13 Jan Why You Should Plan Your Summer Garden In Winter
Garden designers advise that you should plan your summer garden in winter. But Why? Read this blog to find out.
Why on earth would you want to plan your summer garden in winter? Well, we’ve got 5 good reasons for doing so.
- Everyone needs a mood boost in winter, and what better way to improve your wellbeing than by taking steps to transform your outdoor spaces?
- It’s easier to see the potential in a winter garden because there’s less vegetation to hide the pros and cons
- The garden design and build process takes several weeks – the sooner you start, the more likely it is that your garden will be ready for summer.
- Landscapers get booked up quickly in spring. Avoid the queues by getting in there first.
- Plants, trees and turf take a while for their roots to settle in. The earlier in the year they are planted, the better they’ll look in summer.
Designing and building a new garden takes time. The sooner you start, the more likely it is that you’ll be able to make full use of your outdoor spaces in summer
Boost Your Mood By Starting To Plan Your Summer Garden
It’s harder to think positively when the weather is gloomy, the Christmas lights have been taken down and the evenings are long and dark. But there is hope. Winter doesn’t last forever and already, the daylight hours are starting to get longer.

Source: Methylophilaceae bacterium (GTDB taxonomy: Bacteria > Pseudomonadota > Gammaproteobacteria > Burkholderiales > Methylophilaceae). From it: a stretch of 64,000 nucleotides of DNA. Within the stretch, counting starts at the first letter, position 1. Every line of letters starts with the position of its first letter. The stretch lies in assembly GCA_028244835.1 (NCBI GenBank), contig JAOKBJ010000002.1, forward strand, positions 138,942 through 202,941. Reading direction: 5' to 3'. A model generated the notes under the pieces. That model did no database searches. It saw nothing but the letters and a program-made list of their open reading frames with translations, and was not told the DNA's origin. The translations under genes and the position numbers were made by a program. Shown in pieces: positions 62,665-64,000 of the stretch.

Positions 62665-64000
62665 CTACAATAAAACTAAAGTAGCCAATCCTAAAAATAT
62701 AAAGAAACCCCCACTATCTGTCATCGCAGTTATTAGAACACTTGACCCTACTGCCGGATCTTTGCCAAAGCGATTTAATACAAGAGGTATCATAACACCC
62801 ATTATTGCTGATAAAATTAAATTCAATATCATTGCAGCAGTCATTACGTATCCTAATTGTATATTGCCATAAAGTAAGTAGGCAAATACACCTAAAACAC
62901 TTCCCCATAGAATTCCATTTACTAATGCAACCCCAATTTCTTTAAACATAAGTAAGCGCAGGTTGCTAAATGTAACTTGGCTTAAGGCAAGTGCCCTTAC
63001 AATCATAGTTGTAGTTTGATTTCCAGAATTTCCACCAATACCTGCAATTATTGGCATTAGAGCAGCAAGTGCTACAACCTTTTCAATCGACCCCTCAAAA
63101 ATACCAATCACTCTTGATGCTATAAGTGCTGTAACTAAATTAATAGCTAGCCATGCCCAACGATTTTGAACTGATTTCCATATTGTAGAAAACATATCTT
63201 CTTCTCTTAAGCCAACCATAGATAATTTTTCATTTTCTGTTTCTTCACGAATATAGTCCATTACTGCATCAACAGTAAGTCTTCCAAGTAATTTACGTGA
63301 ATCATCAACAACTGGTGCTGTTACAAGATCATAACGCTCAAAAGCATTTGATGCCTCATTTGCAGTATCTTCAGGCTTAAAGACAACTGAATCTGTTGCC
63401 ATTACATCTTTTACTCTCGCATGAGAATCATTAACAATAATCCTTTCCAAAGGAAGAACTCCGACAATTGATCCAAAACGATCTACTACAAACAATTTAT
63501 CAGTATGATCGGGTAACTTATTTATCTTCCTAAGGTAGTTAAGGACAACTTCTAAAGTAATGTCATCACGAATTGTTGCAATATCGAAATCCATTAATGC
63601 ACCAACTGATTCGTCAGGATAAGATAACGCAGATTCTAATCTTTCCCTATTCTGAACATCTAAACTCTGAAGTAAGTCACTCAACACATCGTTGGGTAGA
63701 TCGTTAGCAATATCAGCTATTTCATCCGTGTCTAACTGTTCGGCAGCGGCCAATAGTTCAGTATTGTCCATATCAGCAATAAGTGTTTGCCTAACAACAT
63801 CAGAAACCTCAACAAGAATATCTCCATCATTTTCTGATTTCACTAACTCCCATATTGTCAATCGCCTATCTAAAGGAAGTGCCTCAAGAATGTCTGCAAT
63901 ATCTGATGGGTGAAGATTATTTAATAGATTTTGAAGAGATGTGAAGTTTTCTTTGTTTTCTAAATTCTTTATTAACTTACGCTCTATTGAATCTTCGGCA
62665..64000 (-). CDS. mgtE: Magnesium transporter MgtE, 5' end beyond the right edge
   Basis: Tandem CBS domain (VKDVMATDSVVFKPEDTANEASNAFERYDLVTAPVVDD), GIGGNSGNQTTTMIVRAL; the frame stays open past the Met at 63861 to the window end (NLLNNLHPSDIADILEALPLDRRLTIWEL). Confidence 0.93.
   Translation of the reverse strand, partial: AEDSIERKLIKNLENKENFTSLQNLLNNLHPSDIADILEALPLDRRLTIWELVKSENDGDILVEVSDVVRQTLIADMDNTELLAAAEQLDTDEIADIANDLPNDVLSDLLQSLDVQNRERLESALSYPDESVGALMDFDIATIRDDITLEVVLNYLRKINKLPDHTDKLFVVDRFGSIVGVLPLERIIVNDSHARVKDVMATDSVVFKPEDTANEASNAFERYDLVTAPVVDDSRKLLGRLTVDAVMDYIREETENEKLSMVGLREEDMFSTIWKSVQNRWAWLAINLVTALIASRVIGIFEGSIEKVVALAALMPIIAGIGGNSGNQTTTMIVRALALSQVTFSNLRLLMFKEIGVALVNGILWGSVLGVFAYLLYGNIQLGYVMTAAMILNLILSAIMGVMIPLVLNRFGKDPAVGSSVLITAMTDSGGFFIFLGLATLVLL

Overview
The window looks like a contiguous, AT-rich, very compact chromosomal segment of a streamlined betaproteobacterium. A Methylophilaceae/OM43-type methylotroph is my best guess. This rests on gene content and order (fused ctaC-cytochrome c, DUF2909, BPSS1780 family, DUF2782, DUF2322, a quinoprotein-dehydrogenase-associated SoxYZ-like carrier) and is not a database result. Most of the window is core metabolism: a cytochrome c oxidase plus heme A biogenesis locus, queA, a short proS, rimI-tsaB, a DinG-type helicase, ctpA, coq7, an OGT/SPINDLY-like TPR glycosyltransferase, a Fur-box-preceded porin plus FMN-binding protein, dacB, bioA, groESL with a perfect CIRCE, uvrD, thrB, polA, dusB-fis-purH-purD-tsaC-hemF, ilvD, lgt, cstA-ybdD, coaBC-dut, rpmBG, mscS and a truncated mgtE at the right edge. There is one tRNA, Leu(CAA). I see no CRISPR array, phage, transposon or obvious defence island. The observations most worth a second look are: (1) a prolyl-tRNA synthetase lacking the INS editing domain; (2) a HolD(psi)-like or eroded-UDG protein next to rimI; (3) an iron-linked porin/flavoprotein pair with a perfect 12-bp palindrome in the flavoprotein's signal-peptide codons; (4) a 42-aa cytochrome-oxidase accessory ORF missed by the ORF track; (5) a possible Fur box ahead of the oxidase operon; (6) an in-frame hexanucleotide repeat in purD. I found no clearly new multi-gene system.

Scientists tell us that by immersing ourselves in nature, we boost the levels of happy hormones flowing around our bodies. But when you go to work AND come home in the dark, there aren’t too many opportunities to spend time outside. In my experience however, just looking at pictures of wonderful outdoor spaces can really lift your mood. That’s probably why so many people are tempted to browse holiday websites at this time of year.
However, a holiday in the sun lasts 2 weeks, a beautifully designed and built garden will last you a lifetime. And it will bring you benefits in the winter time as well as the summer. Sounds like a good investment? Read on.
Seeing The Potential In Your Garden
You might see this as uninspiring, but a garden designer sees potential. Tapestry Design Studios and Holland Landscapes completely transformed the way this garden looks and feels. (see below)
Soggy shrubs, languishing lawns, stained slabs and flopping fences all look their worst in winter. But we garden designers don’t see all that. We see the shape and size of your garden, where the drainage needs improving and where the neighbours can see right into your plot. A winter garden for us is just bursting with potential.
There’ll likely be worn areas in the lawn to tell us how you normally travel from one garden feature to the next. We’ll be able to imagine what the view could be like from your windows. And we’ll also get some good ideas for a potential lighting plan.
Don’t forget too, that your new garden will be with you all year round. By seeing your plot when daylight levels are weak and all around seems gloomy, our designer eye can start to picture how amazing the space could look in winter.
We don’t just plan your summer garden, we plan a place that looks good 365 days of the year.